Peter Shann Ford's analysis of Armstrong's words is here. (Be warned - it's graphics-intensive and takes a while to load. ) He concludes that Armstrong did say, "One small step for a man, one giant leap for mankind," and the sleuthing he had to do track down that first inaudible "a" is fascinating.

Eddie Edwards' The Garden Tapes is a website dedicated to deconstructing the final audio files for Led Zeppelin DVDs and working out where each part came from in the original concerts. The original concerts ran over several nights and rather than taking the best example of each song from the several examples available, Page takes the best example of each word and each note from the several available to him. Unlike Shann Ford, Edwards doesn't show his working, but it's a heck of an achievement.

Eddie Edwards on The Song Remains The Same's Black Dog: "This riff is from the 29th, as is almost all of "Black Dog". This is an incomplete version, of course, with a substantial section cut from the middle of the song. After the "ah-ah" call and response, as we expect the "Hey baby, oh baby, pretty baby" section, we are instead taken straight to the guitar solo that closes the piece. This gives a rather unbalanced feel to the song, although the brilliance of the guitar work and the spectacularly exciting stage act soon make us forget that. Still on the 29th, then, until near the very end of the song. After the return to the riff and the "beginning of the ending", there are two big chords (C and D) - these, and the last 15 seconds of mayhem, are from the 27th." He continues: "Now on to the album. This is a bit more complicated."

Peter Shann Ford on "Electronic Evidence and Physiological Reasoning Identifying the Elusive Vowel "a" in Neil Armstrong’s Statement on First Stepping onto the Lunar Surface.": "[A] comparison with the phrase "for a man" shows the clear presence of an additional sound wave between "for" and "man" in the phrase "for a man" and the absence of any such sound wave between "for" and "mankind"."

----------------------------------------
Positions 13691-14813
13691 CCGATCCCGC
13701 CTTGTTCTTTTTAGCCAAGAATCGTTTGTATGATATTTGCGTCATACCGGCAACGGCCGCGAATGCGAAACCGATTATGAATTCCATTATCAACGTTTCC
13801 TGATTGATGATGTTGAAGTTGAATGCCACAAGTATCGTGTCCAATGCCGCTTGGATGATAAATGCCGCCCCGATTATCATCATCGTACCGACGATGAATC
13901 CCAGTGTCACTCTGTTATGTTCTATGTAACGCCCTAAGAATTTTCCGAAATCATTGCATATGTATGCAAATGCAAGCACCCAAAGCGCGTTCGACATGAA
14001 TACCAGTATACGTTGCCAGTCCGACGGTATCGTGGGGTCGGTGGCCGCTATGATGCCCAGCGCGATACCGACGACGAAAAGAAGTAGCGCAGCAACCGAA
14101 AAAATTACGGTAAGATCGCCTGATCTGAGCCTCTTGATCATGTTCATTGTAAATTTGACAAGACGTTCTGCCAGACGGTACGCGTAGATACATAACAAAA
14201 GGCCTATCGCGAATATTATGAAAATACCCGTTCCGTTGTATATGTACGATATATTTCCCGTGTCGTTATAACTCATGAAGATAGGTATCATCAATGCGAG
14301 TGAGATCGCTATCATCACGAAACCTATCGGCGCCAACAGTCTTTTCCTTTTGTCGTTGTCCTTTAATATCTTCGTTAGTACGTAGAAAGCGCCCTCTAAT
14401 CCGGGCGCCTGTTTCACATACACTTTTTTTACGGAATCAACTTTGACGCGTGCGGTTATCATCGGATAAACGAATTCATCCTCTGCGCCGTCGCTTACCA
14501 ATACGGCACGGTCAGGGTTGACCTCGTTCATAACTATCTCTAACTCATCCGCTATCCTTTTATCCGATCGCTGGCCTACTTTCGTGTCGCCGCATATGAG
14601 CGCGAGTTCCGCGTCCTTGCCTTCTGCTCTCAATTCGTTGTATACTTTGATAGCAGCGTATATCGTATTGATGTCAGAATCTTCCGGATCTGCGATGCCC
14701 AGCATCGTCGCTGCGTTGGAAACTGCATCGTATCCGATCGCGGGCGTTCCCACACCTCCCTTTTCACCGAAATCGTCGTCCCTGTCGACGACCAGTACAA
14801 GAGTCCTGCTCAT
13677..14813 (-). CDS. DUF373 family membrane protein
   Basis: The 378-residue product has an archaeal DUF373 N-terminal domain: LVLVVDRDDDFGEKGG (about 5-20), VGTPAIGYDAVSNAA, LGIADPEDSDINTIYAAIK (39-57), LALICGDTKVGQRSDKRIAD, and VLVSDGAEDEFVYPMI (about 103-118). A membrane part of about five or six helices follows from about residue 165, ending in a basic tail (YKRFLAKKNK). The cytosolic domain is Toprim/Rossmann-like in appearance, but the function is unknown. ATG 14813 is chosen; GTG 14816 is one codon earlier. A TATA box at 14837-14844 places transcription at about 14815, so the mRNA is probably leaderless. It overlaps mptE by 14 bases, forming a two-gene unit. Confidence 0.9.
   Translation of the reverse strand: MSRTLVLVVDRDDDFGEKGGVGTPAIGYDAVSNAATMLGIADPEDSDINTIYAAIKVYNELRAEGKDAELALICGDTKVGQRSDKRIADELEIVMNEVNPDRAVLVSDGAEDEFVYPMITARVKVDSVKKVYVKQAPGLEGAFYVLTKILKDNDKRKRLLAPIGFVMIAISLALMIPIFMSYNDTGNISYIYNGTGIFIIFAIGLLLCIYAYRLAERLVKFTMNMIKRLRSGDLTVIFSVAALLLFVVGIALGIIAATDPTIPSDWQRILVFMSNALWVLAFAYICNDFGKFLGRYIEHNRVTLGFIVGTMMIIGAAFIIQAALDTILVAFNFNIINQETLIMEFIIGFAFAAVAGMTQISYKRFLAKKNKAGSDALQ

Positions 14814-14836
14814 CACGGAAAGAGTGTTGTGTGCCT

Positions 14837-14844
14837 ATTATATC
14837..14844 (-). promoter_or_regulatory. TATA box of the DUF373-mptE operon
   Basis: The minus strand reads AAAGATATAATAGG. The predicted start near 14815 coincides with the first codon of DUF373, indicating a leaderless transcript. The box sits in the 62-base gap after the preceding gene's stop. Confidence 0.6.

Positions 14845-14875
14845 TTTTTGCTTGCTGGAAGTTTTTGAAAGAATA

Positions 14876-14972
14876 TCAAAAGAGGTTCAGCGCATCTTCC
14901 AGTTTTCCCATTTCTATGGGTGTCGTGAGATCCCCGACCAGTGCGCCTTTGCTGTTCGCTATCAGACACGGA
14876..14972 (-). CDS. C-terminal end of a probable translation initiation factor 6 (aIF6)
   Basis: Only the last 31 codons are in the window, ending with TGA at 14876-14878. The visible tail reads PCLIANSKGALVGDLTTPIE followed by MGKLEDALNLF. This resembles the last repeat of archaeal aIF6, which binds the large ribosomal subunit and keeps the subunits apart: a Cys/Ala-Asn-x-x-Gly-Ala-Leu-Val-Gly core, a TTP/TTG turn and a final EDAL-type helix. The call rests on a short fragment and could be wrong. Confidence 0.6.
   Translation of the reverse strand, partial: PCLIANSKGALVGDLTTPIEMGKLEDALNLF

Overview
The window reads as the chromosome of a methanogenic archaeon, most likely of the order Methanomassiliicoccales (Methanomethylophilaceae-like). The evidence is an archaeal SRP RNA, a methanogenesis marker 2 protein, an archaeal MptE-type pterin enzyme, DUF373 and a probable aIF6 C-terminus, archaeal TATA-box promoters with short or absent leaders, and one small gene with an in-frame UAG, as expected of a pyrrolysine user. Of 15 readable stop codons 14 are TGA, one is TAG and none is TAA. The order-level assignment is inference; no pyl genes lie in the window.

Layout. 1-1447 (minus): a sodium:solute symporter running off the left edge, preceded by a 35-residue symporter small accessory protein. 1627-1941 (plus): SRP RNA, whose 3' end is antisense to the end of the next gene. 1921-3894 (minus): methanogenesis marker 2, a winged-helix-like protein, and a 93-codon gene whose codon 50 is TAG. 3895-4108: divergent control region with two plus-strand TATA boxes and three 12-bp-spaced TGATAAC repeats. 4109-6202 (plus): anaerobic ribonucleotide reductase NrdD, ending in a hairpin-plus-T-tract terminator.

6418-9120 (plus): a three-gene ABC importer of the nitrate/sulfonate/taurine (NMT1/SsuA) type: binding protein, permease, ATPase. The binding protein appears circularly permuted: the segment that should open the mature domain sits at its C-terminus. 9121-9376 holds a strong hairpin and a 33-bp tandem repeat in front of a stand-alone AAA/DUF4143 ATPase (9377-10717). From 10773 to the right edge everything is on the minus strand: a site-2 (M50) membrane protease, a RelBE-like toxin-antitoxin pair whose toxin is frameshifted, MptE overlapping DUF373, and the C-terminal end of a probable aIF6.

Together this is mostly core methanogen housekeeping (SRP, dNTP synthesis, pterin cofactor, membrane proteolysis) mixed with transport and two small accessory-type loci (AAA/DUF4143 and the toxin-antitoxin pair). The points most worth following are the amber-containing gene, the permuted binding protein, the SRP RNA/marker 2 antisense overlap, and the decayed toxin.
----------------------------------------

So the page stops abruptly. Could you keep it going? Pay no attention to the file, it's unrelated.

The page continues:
When Pagey used to say that he was "still mixing" tapes for the DVDs I thought he meant he was spending a lot of time getting the sound balance right. Silly me. I was so 20th Century. Now I know better.

Saturday, October 07, 2006

Battlestar Galactica's Back!

And it's getting a 94% rating on Metacritic.

There was a lot to like about the opening episode but I also found a certain amount to whine about also. Which one shall I write about? Wait, I know!

First off, where's my big-ass explosions? 40,000 of the remaining humans are planetside in tents, and only approximately 5 people and their pet rock remain on a Battlestar, so space battles were thin on the ground. So to speak.

Secondly, I did think that the episode had a lot of metaphorical people with megaphones wandering around the set pointing out the Real Life Parallels You Should Pay Attention To. One was noisily explaining that suicide bombers are people Just Like Us who see no other way forward. Another was following the occupying power's representatives around pointing at things like detainees and prisoner beatings and yelling about how the people being occupied don't always appreciate the favor they're being given. One was loudly revealing that one side's terrorist is the other side's insurgent. Well, as Han Solo once said, I'm glad we have you here to tell us these things, professor. The director used every technique except Word's marching ants to highlight them. (However, a witness for another point of view, the San Jose Mercury, said, "The references slide in with considerable subtlety, with the show's writers making the startling assumption that their audience will 'get it.'" Oh. OK.)

Cavils (haha) aside, this was a stirring season opener. It set up new conflicts that I really want to see unfold, and it continues asking the big questions about the meaning of being human, family relationships, reproduction and religion. I'll be tuning in for the rest of the season.

BTW: If I were Kara, I'd kill that little thing Leoben brought her. It's obviously not her child (wrong age) and seems suspiciously pre-programmed for that hurt/comfort bonding scenario it just put them through. Sounds like a Cylon to me. Given Kara's previous history I'm surprised she didn't feed it down the garbage disposal as soon as Leoben left the room. And, since she's so clever, why doesn't she just pith Leoban instead of killing him? If he dies he resurrects within hours. If she scrambles his spinal cord at the neck she can keep him alive for a week. That should be long enough to escape.

The scoop's all here (Probably. It requires Flash to open and I don't do that, so it's anybody's guess. It used to be a pretty good site, with lots of information. It might be worth it.)

Thursday, October 05, 2006

Important Newsflash: Written Word Now Available Online

If someone gives me 20 pages of anything to read - pretty much anything in English, whatever the subject, I can skim it in less than two minutes and decide whether I want to read it. If I do decide to read it, I already know where the major points are and can pay special attention to them. If I make a mistake and read a part too fast I can flick back to the unclear section as soon as I know I need it, in just a fraction of a second, re-read it and then find my previous place. It's not quite that easy on a screen, but there's usually a "find" tool that will get me back to it in a couple of keystrokes.